One of the first comments one will often see in criticism of a manga-based anime (or any visual work inspired by some printed source material) is that it’s “not faithful to” or “butchers” the manga, novel, or other source material.

I was too lazy to Photoshop something or take some screencaps this time, so here’s your obligatory amusing but completely irrelevant image from danbooru.


It seems to be the case that many consider whichever product came first to be “better,” particularly when there are significant deviations. I don’t know how true this is, though, and it’s probably skewed by the fact that the manga usually precedes the anime. Printed works tend to have more thorough development, plot details, and so forth, simply due to the nature of the medium; this is is likely why those who have read the manga will generally prefer it to the animated version.However, manga being “naturally” better just doesn’t seem to be the case. The manga adaptations of popular franchises like Cowboy Bebop or Gundam aren’t very highly regarded, and there are even manga that are generally considered worse than the series they inspire.

Something interesting to observe is the possible correlation between “faithfullness to the manga” and quality. A common example of this is Rurouni Kenshin; most franchise fans consider the anime to be excellent until the end of the Kyoto story arc, after which the show’s storyline deviated from that of the manga. Many, myself included, believe the show after that point was really, really crappy. The second Kenshin OVA ended differently from the manga, though, and in the minds of many, was still pretty good.

In any case, it would be a terrible lie to say that there aren’t manga adaptations that are simply bad; Love Hina, Air Gear, and GANTZ come to mind. A more interesting question, though, is: how much does having read the manga/game or having played the (h-)game affect the viewer’s enjoyment of the anime adaptations? In my case, this seems to vary; I still enjoyed the first sixty-four or so episodes of Rurouni Kenshin even though I’d read the manga, but I got bored of the animated version of Bleach pretty quickly in the same situation. I watched Love Hina before reading the manga; I thought the animated version was all right before reading it, but thought it was terrible afterwards.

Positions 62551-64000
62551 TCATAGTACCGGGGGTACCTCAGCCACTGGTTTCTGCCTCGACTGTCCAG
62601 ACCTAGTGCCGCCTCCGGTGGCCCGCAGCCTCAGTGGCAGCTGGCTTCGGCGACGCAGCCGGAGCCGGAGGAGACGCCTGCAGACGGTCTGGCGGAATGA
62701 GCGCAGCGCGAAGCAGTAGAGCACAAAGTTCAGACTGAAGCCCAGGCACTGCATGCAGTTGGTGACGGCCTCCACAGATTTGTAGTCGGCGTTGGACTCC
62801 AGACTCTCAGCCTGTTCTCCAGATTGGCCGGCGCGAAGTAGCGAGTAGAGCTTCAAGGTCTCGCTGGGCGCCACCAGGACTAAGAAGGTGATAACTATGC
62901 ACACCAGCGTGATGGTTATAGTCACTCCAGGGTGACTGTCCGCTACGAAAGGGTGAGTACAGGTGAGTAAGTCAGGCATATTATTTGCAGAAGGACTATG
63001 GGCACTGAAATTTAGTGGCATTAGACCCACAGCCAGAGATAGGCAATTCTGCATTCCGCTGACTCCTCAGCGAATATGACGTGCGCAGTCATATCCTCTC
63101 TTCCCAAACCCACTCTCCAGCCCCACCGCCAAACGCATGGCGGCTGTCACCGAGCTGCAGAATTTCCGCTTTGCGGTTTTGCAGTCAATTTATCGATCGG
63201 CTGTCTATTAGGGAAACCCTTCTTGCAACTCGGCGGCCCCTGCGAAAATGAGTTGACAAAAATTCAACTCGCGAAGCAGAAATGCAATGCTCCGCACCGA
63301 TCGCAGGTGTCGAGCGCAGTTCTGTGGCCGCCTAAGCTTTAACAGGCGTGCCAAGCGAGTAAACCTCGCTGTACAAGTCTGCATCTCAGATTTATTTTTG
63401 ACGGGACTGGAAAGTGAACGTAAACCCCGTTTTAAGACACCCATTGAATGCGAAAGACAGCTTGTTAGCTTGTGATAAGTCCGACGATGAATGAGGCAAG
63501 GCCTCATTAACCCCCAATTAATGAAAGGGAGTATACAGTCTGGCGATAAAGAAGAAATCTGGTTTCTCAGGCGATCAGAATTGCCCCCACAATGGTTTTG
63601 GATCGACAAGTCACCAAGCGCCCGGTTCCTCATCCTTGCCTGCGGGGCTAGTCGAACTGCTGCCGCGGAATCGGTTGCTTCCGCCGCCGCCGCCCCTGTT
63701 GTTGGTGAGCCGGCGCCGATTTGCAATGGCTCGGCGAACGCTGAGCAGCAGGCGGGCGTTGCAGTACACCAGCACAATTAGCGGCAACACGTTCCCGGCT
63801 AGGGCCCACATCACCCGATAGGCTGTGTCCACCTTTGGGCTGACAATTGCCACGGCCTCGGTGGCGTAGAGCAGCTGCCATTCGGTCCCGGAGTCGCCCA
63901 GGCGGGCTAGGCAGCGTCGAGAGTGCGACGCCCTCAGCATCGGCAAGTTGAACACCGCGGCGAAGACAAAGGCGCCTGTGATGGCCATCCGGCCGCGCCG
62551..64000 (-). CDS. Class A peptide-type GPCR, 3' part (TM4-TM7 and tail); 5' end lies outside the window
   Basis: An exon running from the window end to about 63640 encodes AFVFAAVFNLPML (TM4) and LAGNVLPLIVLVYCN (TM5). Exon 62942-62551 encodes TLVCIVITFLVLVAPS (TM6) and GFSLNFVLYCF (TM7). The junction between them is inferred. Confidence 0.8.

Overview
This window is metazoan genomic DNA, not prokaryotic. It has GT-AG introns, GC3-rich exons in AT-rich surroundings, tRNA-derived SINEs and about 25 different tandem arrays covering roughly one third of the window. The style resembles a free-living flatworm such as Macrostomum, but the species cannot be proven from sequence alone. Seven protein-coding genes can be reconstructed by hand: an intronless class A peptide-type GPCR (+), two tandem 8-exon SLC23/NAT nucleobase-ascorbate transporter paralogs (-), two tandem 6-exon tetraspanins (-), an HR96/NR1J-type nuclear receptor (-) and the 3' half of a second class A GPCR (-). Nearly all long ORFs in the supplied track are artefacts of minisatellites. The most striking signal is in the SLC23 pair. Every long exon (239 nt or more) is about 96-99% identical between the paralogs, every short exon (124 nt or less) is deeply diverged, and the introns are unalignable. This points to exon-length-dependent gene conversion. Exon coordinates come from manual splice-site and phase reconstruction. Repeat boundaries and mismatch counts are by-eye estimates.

Anyway, I ask this question because, for most of the cases in which the manga fans approve of the animated adaptation, the anime remains a “faithful” adaptation to a great extent. Why, then, do so many people complain about an animated adaptation being “bad?” Is it just a kneejerk reaction to something different from what the viewer is familiar with? It’s hard to tell, because most of the manga-based shows that are generally considered high-quality tend to be pretty faithful to the manga (with some exceptions, like My-HiME), and many of the “bad” manga adaptations are not necessarily bad because they deviate from the manga (people who have never read Air Gear still think that the show sucks), but because they’re just, well, bad. Certainly, there is a seeming correlation between quality and faithfulness to source material, but correlation does not necessarily mean causation and there are more than enough exceptions.

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